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  14. I have a friend who calls a cocktail a "cockie" so I think when she stomps a cockie she's getting drunk?

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    1. I am amused Bob. I can imagine young people saying that.

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  15. I once picked one up with a generous wad of toilet paper and flushed it. I don't know if that's environmentally sound or not (or if it killed it or not) but there was no way I was going to let it stay in my bathroom.

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    1. KIrk, I think there would be a good chance it did survive as they do love drains and once out of the 's bend', there is plenty of space in drains.

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  16. Ugh. Oh just ugh. You have hit on the one 'thing'...i don't know what you would call it; it doesn't rise to the level of a phobia...but man oh man! I cannot abide bugs in the house! *stifles shriek*

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    1. Anon, that particular bug in particular. Some bugs don't worry me too much.

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    2. NO BUGS IN HOUSE! NO BUGS IN HOUSE! Ps: this is Debby.

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    3. Well Debby, you seem quite decided on that.

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  17. There are many advantages of looking down on the rest of us from your high rise but I hadn't thought about your lack of flies and bugs.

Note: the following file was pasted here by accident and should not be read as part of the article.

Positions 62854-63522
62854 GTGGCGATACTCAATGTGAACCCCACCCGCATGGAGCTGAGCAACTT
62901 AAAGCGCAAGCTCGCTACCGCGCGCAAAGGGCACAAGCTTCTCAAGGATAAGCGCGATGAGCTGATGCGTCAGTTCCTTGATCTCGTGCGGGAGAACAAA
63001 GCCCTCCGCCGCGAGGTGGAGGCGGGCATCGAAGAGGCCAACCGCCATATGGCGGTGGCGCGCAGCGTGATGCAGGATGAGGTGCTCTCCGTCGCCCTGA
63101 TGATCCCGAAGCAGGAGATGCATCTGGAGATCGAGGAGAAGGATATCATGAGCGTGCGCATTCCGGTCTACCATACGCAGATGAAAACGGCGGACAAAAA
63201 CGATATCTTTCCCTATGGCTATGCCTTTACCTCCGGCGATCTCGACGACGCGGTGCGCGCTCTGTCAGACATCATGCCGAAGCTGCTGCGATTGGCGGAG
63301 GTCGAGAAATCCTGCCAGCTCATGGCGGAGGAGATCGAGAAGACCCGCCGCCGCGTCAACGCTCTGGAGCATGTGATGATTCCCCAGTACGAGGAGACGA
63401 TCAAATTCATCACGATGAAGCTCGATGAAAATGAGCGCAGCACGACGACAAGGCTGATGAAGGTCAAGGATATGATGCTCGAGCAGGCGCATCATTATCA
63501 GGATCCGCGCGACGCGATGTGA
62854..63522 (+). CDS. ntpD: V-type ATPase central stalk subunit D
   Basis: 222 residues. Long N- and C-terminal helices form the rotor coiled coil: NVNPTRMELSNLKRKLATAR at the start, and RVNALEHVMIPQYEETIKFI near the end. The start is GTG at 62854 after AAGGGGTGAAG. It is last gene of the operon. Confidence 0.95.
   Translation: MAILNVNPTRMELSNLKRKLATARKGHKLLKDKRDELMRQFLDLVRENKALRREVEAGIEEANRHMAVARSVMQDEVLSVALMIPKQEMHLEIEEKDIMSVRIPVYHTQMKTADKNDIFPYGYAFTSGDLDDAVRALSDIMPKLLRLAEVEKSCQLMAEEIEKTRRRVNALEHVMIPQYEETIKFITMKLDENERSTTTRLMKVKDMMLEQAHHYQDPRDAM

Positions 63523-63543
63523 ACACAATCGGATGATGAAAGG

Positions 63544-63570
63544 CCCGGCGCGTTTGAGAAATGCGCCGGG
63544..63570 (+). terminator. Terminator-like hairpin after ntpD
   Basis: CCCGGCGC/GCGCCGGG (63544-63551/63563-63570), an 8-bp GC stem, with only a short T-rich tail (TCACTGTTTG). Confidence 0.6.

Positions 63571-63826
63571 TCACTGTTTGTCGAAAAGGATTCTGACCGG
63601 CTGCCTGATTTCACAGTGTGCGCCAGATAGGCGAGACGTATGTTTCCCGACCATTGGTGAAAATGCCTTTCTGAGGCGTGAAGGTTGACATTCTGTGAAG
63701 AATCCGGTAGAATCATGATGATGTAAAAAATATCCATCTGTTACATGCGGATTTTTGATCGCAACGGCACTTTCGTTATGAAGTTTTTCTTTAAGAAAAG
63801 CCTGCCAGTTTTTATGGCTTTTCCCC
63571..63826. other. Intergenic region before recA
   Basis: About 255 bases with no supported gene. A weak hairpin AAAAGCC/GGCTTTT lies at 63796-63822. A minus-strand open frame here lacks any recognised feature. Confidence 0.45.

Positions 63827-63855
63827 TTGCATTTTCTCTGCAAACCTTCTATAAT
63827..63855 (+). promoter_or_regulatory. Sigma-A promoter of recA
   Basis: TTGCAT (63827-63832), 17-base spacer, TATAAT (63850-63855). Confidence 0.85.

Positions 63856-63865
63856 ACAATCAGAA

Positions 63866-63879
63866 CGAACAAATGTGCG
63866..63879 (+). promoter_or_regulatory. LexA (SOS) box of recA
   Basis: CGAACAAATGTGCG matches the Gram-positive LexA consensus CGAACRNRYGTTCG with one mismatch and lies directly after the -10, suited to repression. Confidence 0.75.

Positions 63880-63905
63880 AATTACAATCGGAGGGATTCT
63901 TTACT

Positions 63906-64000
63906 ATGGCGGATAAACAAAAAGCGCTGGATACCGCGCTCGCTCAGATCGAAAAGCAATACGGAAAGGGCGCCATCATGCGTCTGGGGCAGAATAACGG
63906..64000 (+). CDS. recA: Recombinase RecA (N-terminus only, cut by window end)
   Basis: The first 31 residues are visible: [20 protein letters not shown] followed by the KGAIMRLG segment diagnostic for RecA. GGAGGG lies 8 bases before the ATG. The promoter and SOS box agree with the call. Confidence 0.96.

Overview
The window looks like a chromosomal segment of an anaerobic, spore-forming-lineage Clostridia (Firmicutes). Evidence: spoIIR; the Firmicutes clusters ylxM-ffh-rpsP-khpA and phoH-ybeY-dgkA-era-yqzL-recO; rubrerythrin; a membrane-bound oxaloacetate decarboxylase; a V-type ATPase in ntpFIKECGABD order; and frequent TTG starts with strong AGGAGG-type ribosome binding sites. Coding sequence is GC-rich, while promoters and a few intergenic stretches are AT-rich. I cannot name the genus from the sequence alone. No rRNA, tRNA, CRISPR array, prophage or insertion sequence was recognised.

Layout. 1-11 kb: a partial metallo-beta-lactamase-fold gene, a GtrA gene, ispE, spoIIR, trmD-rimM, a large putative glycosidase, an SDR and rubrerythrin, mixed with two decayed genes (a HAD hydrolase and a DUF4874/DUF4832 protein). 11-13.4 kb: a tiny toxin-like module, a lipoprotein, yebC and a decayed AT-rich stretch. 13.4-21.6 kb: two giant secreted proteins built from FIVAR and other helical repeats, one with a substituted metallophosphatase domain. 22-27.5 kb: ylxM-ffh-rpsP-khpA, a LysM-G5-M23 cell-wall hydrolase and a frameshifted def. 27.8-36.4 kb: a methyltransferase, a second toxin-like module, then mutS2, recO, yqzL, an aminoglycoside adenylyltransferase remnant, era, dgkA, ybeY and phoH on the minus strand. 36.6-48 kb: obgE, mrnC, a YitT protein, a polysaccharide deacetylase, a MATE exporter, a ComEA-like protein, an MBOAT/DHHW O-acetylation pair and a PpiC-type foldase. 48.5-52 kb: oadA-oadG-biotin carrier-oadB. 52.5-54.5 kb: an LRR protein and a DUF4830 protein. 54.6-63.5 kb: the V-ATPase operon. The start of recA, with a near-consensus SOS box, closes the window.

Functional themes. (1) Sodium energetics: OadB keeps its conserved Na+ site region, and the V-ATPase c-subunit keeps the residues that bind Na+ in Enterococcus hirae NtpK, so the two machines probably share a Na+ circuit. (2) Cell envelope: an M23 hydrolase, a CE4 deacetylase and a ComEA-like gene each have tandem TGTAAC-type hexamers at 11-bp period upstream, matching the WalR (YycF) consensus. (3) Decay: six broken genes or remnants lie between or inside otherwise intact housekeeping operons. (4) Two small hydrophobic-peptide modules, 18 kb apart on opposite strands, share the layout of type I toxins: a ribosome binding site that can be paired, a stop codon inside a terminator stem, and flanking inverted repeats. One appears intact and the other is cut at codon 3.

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    1. Marie, while we are not immune, we don't normally get bugs. It seems the only appear here when in plague proportions, like Christmas beetles in December/January. I don't know why but we also get lady bugs on the balcony often enough, which I like to have as visitors as I remember how they used to eat thrips from our roses many years ago.

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  18. Here comes a nature lover. I must admit that regiments of insects in the house are not wanted but the odd one does not come amiss. But then I don't live in a country where you can be stung to death by spiders or scorpions. Our country crickets are losing out as well.

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    1. Thelma, thankfully we have never felt endangered by our wildlife and I don't know anyone who has been. I don't fuss about insects inside but I would not tolerate cockroaches and nor mosquitos. I grew up with large huntsman spiders living on ceilings and walls. One I considered to be a pet as it was always present.